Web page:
What is Keto Diet? Science Behind the Hype November 14, 2016 19:43
The “keto” diet is any extremely low- or no-carbohydrate diet that forces the body into a state of ketosis. The keto diet was created by Dr. Gianfranco Cappello, an associate professor of surgery at the Sapienza University in Rome, Italy. However, some argue the true designer of this diet was really by Dr. Russell Wilder at the Mayo Clinic in 1924. There are 5 different Keto diets. These include the classic or modified Keto diet, MCT Oil Keto Diet, Low Glycemic Index treatment, and the popular Modified Atkins Diet. For the purpose of this article, they are designed for the same results. So why has this form of dieting taking the fitness industry by storm?
The reason we all strive for a nutritional approach to bodybuilding, weight loss, and power lifting is greater muscularity involving the stimulation of the all-important energy-sensing molecule mTOR, Studies have confirmed mTOR increases muscle protein synthesis while reducing muscle protein breakdown, ultimately leading to enhanced muscle mass. Do to the phenom mTOR function has on muscle growth, people have tried to improve their physiques by implementing a ketogenic diet that is high in fat, low in protein and even lower in carbohydrate intake. The fundamental thought behind the ketogenic diet is to force the body to burn fat rather than carbohydrate or protein, due to the lack of carbohydrate and protein in the diet. The excessive fatty acid causes oxidation in the liver and leads to the inevitable conversion of accumulated fatty acid oxidation intermediates into ketone bodies, which are found to possess appetite-suppressant properties, which facilitates weight loss. There are good and bad that can happen with the Keto diet.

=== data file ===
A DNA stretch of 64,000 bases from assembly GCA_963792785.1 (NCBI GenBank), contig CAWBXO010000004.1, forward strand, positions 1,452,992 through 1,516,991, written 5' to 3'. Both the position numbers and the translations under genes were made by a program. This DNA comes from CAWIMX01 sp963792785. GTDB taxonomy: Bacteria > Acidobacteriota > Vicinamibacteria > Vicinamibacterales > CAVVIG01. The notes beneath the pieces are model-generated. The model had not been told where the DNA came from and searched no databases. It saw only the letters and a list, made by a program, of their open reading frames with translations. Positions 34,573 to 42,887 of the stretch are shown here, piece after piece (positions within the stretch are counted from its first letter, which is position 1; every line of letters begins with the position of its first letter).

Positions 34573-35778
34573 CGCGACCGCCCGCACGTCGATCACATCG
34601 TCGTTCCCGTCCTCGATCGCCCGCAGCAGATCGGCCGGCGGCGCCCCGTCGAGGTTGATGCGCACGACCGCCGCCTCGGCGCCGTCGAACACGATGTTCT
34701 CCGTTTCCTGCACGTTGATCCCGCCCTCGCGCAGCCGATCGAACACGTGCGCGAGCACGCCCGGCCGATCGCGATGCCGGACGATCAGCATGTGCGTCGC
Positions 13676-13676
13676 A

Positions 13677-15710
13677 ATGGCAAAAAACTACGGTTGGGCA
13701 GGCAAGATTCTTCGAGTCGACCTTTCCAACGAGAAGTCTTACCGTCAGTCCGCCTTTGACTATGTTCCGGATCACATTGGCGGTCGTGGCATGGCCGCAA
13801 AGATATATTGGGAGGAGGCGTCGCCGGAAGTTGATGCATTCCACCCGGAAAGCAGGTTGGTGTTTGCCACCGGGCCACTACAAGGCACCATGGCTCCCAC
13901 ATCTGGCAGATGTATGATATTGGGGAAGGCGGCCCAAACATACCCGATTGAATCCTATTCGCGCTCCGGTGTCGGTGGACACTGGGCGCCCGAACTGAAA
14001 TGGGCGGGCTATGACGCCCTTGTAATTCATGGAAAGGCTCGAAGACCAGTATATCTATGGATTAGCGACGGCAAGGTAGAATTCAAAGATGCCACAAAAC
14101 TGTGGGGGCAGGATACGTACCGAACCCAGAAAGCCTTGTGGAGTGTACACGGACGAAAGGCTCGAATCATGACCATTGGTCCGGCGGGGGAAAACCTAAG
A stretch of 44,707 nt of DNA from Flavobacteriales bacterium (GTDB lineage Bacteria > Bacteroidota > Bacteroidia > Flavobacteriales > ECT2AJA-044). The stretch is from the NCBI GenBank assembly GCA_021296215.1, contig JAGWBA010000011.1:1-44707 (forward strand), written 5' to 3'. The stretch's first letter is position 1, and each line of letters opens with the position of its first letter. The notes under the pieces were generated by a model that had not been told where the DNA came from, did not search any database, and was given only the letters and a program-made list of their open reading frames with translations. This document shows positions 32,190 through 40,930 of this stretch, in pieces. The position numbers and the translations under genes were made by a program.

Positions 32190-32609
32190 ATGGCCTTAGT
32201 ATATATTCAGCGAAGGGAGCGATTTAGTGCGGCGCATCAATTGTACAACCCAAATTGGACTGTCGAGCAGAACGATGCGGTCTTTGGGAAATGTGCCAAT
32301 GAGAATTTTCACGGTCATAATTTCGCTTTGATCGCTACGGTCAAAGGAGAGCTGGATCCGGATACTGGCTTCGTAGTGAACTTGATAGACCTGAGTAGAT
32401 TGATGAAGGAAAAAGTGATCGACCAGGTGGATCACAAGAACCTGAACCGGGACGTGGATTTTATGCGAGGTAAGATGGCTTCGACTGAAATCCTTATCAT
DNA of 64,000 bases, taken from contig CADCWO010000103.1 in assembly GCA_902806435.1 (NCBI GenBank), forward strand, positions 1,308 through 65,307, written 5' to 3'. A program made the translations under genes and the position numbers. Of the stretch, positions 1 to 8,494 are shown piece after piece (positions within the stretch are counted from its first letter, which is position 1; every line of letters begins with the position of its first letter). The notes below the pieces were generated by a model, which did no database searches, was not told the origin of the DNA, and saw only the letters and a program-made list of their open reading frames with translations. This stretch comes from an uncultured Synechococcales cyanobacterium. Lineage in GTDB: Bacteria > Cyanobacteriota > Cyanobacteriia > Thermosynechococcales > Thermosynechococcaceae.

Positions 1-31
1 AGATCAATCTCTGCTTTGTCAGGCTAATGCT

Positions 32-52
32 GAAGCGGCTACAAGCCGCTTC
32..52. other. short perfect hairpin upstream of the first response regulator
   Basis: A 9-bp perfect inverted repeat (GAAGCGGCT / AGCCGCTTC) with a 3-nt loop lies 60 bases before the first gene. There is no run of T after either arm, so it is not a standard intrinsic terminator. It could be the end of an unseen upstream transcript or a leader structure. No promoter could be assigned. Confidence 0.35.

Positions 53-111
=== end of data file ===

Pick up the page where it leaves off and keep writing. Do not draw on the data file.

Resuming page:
According to a article on the MD Forum it states, "ketogenic diets may actually mitigate certain cancers to a large degree, by inhibiting mTOR." This is because mTOR influences certain cellular processes that can promote uncontrolled growth of cancer cells. For instance, the ability of mTOR to control the cell’s protein synthesis machinery gives it the ability to trigger the production of certain proteins required for cell division which could result in unwanted cell division, supporting the progression of cancer.
Cancer cells rely heavily on glucose for energy, and mTOR inhibition by ketogenic diets reduces the production of several enzymes involved in the conversion of glucose into energy— decreasing the energy supply and thus, the viability of the cancer cell." However, where you see positives on this diet, there are some negative effects.
First, the positive effects or advantages are many with this diet in relation to weight loss. Superior fat loss, better appetite control, increased uncoupling proteins stimulated in muscle and fat, lowers cardiovascular risk by reducing insulin, triglycerides are just a few of the benefits. The disadvantages include the promotion of acidosis in muscle (reduced PH), which can increase muscle tissue proteolysis, reduced exercise intensity, and Lowers SHBG (i.e., lowers free testosterone). Those who are string to build muscle or in bulking stages often stay away from this diet for a great reason. Many studies over the years investigating Keto diet have found dehydration is a common adverse event occurring with low-carb diets. Cells that experience decreased hydration have impaired anabolic reactions. What’s this mean in lemans terms? The results indicate that cell volume is a highly important cellular signal for the control of protein synthesis in general. While on a ketogenic diet, this naturally disposes you to dehydration and as mentioned above, training in a dehydrated state also lowers testosterone levels.